The UV-NIL resist had a residual layer thickness of 300 nm, measured by surface profilometry. The BBEHP-PPV polymer film was deposited by spin-coating on top of the patterned resist layer. Films of thickness ranging from 446 to 593 nm were deposited on top of the corrugated resist (Figure 4 shows SEM scans taken at a 45° angle of a cleaved laser device). The refractive index of the UV-NIL resist and BBEHP-PPV are respectively 1.53 and 1.64 at 530 nm, determined by variable-angle spectroscopic ellipsometry. A 1.5 μm thick top cladding layer of CYTOP (n = 1.35) was deposited on the BBEHP-PPV (Figure 4c), to give a more symmetrical mode profile in the waveguide, and to serve as an encapsulant and buffer between the LED and laser.
The distributed feedback lasers fabricated were optically excited using a commercial light-emitting diode (Philips Luxeon Rebel royal blue) emitting at 448 nm, overlapping well with the polymer's absorption spectrum. The LED was driven by a pulsed laser driver (PCO-7110-120-15, Directed Energy, Inc.) and produced a maximum optical output power density of 1000 W cm−2 with a pulse duration of 47 ns at a peak drive current of 100 A from a total light-emitting area of 1.3 mm by 1.3 mm.
As the electric current through the LED was increased, the emission intensity from the polymer showed a linear increase up to an optical excitation intensity of 770 W cm−2 where a change in the slope of the input-output curve signified the onset of lasing (Figure 5). At the same time a narrow (0.7 nm full width at half maximum, measurement resolution limited) peak appears in the output spectrum of the polymer laser at 533 nm, close to the wavelength of maximum optical gain. All measurements were carried out in air; using the CYTOP layer as an encapsulant for the laser, no degradation was observed during the course of measurements.
The laser threshold density is higher than the measured ASE threshold above because of the smaller excitation region30 available from LED pumping, and slower pulse rise time of the LED. Nevertheless, this is the lowest threshold density for a UV-NIL organic laser and enables for the first time a nanoimprinted laser to be LED-pumped, resulting in a compact and convenient laser source. The lowest threshold densities reported for organic lasers, fabricated by any room-temperature NIL process, are in the region of 8 kW cm−2 22, 23 and higher. There is one previous report of a similar threshold density (500 W cm−2) for a hot-embossed organic laser,26 however in that work the laser was pumped in the UV at 337 nm with a much longer excitation stripe (4 mm long). Such large areas and short wavelengths are not currently available from commercial high power LEDs.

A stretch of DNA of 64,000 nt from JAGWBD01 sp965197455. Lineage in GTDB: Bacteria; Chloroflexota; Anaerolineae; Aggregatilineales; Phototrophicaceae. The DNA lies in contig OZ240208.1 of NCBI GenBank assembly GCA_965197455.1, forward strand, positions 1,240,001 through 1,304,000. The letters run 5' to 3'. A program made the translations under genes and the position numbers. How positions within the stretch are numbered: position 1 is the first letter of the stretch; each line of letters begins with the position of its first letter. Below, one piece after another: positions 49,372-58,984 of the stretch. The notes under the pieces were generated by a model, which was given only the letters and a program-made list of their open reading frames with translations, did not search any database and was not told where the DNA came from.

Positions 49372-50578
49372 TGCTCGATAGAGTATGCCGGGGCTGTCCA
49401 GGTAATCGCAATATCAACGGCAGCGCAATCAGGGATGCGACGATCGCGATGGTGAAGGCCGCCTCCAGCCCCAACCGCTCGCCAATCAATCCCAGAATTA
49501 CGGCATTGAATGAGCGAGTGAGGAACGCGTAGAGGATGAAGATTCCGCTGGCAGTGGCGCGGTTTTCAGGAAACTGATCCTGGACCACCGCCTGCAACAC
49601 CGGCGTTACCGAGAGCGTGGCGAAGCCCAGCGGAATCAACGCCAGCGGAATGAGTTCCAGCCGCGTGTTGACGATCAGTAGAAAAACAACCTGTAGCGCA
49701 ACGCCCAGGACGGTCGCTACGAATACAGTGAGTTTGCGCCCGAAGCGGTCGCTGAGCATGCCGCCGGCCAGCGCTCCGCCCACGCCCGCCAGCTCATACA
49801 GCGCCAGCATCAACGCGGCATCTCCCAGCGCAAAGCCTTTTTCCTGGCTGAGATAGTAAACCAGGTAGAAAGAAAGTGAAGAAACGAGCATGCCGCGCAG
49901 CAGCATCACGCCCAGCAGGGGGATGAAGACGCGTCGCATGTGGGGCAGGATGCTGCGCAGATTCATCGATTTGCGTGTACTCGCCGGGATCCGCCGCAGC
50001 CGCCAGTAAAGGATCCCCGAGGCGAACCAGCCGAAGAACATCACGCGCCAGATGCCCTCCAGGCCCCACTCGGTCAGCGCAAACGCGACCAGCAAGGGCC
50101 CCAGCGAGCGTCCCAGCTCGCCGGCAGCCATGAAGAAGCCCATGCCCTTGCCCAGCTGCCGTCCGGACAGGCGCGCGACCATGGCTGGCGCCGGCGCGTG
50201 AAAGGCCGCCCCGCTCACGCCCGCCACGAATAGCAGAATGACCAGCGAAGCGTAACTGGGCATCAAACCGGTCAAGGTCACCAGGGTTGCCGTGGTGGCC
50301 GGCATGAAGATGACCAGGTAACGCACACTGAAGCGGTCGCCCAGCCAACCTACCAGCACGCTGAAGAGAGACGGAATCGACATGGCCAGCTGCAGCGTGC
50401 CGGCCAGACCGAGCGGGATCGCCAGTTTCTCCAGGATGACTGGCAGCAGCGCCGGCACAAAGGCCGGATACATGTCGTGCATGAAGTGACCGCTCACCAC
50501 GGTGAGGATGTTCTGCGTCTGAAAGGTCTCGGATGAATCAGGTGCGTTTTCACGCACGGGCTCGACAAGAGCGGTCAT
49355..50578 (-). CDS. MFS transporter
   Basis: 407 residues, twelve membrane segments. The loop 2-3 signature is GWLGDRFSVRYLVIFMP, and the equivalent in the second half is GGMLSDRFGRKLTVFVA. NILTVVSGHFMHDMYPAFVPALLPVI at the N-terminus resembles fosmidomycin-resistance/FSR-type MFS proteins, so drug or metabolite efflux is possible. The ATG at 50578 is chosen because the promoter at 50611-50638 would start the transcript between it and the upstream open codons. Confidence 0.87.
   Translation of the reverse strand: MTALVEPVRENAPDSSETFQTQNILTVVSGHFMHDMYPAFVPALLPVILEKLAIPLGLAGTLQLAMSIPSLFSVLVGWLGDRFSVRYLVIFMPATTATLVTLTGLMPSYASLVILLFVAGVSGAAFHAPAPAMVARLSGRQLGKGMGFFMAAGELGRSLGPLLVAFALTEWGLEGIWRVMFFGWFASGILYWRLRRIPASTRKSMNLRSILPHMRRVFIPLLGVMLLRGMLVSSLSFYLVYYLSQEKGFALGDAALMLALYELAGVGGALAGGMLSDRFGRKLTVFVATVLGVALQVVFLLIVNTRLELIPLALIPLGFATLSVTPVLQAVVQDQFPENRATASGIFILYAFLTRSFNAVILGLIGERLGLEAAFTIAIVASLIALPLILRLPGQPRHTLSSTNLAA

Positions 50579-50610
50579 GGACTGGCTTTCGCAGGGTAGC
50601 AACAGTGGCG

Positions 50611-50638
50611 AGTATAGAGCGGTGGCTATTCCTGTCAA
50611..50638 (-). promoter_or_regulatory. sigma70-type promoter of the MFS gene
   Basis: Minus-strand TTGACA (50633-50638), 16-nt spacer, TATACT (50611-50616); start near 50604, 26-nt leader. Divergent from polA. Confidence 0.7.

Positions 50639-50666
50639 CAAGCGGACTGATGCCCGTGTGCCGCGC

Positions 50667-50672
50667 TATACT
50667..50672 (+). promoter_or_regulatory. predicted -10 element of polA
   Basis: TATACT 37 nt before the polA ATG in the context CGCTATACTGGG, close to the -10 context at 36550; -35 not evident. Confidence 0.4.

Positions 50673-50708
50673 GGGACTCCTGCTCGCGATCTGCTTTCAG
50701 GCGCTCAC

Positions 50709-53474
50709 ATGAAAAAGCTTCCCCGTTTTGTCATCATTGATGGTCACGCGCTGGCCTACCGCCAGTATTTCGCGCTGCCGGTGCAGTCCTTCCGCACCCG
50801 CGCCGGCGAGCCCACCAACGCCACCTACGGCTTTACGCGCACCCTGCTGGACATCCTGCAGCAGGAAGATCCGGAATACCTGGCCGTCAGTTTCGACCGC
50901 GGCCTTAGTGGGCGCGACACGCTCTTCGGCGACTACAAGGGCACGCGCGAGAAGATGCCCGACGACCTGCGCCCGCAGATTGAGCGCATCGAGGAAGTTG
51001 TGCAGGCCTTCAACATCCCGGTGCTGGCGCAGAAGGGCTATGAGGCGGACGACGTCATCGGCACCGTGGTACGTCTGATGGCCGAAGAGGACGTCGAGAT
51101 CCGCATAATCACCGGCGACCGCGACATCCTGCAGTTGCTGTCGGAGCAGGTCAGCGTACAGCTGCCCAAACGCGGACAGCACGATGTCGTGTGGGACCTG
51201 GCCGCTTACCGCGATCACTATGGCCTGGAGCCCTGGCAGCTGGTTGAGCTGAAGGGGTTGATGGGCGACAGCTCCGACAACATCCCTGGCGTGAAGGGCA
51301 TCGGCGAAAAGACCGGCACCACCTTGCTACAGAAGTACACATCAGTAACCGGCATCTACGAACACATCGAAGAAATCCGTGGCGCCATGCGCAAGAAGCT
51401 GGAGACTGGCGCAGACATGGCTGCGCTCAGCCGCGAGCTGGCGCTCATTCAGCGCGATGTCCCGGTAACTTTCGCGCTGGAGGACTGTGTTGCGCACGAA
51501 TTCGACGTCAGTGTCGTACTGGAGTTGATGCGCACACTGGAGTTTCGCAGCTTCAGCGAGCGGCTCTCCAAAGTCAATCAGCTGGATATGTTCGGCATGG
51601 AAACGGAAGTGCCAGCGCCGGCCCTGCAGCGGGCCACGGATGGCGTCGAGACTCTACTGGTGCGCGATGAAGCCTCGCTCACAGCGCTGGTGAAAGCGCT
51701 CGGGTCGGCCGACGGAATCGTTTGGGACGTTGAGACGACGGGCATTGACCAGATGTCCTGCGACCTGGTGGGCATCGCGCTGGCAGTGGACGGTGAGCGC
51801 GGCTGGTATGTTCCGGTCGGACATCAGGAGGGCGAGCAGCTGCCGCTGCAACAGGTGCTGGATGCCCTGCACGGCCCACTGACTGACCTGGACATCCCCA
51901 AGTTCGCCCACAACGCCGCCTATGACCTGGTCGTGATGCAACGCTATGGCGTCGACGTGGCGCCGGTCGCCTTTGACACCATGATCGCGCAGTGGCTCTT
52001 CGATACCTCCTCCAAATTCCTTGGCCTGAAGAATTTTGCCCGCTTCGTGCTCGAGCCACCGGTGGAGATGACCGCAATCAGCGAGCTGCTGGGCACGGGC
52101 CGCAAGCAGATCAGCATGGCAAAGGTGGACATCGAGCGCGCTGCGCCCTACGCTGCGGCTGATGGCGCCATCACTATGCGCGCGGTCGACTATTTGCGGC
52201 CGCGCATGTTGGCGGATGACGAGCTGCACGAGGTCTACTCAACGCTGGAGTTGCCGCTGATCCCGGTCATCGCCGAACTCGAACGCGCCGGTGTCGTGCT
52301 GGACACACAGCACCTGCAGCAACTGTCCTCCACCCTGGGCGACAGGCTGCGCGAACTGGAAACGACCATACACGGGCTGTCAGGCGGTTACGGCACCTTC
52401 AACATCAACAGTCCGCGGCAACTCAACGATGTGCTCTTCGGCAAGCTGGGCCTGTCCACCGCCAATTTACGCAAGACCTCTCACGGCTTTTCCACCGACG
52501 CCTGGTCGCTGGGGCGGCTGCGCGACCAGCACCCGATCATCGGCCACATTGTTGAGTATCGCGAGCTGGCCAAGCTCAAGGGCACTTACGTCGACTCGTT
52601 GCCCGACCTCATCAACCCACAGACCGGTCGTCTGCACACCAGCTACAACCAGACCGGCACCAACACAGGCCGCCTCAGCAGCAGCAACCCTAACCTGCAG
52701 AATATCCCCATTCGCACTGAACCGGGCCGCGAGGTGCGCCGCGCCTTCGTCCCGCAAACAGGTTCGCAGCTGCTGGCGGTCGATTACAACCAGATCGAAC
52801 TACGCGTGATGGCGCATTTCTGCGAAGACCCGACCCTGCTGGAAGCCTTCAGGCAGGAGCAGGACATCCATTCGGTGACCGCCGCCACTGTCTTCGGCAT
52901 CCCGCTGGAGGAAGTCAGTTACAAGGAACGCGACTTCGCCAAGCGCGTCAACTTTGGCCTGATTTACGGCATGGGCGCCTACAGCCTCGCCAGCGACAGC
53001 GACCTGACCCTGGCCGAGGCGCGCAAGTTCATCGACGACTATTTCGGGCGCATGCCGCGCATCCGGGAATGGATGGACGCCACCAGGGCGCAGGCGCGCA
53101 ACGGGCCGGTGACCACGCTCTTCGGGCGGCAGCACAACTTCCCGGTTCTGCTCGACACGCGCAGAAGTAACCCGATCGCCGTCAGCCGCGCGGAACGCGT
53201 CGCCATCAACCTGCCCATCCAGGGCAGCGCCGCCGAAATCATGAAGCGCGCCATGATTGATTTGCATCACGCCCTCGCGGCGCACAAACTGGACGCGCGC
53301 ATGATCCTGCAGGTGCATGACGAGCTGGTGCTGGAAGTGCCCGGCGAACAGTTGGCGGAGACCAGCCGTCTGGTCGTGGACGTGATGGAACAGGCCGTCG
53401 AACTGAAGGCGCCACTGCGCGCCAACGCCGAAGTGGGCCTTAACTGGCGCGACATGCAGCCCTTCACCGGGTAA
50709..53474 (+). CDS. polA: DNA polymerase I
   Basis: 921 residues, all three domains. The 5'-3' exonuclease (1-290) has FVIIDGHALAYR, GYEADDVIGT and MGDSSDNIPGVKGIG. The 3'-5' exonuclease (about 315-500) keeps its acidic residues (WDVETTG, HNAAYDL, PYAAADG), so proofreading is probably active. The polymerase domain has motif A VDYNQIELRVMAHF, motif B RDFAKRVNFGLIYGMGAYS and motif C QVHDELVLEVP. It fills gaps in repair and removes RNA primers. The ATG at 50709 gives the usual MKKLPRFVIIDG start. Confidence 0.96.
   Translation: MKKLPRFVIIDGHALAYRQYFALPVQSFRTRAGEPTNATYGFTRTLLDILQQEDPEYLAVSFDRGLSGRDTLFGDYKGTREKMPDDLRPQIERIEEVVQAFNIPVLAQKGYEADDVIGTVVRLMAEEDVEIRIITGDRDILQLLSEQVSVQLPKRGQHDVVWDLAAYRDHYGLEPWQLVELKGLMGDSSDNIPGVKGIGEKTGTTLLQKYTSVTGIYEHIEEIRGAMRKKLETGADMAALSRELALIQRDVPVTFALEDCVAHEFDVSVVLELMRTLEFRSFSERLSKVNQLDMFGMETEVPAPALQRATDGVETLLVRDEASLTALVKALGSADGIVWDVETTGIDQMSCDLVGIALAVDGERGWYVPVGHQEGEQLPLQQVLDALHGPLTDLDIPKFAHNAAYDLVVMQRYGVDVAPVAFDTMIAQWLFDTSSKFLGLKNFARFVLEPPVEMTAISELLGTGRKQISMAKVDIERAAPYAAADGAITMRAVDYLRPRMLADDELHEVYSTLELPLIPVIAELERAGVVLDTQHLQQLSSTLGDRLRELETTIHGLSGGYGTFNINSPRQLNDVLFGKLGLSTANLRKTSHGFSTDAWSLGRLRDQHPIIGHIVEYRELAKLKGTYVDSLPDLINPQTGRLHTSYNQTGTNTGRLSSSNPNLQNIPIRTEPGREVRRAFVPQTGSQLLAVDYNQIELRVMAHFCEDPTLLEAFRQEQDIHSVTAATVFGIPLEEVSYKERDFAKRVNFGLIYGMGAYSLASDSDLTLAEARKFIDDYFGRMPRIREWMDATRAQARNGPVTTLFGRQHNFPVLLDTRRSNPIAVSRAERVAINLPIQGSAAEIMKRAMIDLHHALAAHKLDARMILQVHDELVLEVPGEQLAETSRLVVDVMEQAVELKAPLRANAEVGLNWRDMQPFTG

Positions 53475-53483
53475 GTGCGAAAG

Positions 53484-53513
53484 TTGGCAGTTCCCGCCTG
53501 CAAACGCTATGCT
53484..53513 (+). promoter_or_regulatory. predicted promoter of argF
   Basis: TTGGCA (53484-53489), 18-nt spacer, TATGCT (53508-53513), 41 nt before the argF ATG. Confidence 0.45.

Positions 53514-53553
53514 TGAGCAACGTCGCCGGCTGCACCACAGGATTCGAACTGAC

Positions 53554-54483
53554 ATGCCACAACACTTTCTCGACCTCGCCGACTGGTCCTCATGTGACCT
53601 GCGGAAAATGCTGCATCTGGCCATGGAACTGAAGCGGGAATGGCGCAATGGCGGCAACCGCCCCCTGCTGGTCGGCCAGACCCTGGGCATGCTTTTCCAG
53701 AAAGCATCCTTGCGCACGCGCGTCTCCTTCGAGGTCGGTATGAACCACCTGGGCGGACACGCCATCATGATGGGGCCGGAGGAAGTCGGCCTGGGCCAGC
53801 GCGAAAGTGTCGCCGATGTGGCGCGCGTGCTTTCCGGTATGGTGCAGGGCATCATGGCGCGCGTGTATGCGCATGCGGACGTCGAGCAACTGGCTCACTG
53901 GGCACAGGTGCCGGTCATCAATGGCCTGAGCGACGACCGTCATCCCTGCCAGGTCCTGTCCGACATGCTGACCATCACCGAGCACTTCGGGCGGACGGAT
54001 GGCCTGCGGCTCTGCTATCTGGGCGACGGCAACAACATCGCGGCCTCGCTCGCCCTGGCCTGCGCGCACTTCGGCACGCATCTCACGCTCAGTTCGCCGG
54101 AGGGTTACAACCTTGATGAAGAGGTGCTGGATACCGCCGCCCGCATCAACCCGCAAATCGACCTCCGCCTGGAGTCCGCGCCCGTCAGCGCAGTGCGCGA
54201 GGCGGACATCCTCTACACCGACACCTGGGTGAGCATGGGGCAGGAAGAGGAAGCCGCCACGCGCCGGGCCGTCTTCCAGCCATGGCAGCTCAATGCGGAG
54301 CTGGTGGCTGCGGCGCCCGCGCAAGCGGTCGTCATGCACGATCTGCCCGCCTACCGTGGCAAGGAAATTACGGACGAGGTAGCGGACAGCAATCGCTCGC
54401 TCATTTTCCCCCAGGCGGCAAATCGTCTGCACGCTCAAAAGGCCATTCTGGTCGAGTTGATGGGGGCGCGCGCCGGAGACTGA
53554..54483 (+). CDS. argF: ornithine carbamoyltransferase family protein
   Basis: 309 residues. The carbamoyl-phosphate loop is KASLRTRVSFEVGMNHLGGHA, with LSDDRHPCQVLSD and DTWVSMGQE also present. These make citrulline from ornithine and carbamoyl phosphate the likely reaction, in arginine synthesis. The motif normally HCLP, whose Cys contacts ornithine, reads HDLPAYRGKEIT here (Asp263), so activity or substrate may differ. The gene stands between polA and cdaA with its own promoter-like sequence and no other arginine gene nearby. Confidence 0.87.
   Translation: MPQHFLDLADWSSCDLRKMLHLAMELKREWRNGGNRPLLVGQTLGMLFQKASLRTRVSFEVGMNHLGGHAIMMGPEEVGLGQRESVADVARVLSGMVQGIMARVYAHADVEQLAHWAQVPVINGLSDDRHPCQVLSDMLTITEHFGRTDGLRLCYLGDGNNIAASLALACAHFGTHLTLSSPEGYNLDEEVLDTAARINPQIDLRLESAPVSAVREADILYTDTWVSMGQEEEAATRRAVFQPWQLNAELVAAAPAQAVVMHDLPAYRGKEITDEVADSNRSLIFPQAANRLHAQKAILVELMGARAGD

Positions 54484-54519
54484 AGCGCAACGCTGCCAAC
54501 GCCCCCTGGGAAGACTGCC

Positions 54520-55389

By changing the thickness of the polymer film from 446 to 593 nm it was possible to tune the lasing wavelength across 12 nm, as shown in the inset to Figure 5. This tuning range was limited by the increase in laser threshold, for wavelengths longer and shorter than the peak ASE wavelength, above the maximum intensity possible from the LED. Under stronger optical excitation from the OPO used in the ASE measurements, the BBEHP-PPV lasers could be tuned from 522 nm to 558 nm. The organic laser showed a well-defined fan-shaped output beam, as expected for a one-dimensional distributed feedback resonator. The beam divergence was determined to be 11 mrad in the direction perpendicular to the grating lines (see Supporting Information), in good agreement with literature reports on the beam divergence of organic surface-emitting distributed feedback lasers.34
In conclusion we report the demonstration of LED-pumped organic semiconductor lasers simply fabricated by UV-nanoimprint lithography. The optical gain of the polymer gain medium was optimized by Soxhlet extraction of samples to reduce polydispersity and give low-loss thin-film waveguides with very low ASE thresholds. Nanoimprinted distributed feedback resonators were then combined with the light-emitting conjugated polymer with optimized gain properties to achieve nanoimprinted organic lasers with a lasing threshold of only 770 W cm−2. These hybrid lasers incorporate a simple, scalable UV-nanoimprint lithography process compatible with mass-produced inorganic LEDs and therefore present a compact, inexpensive approach to integrated visible lasers.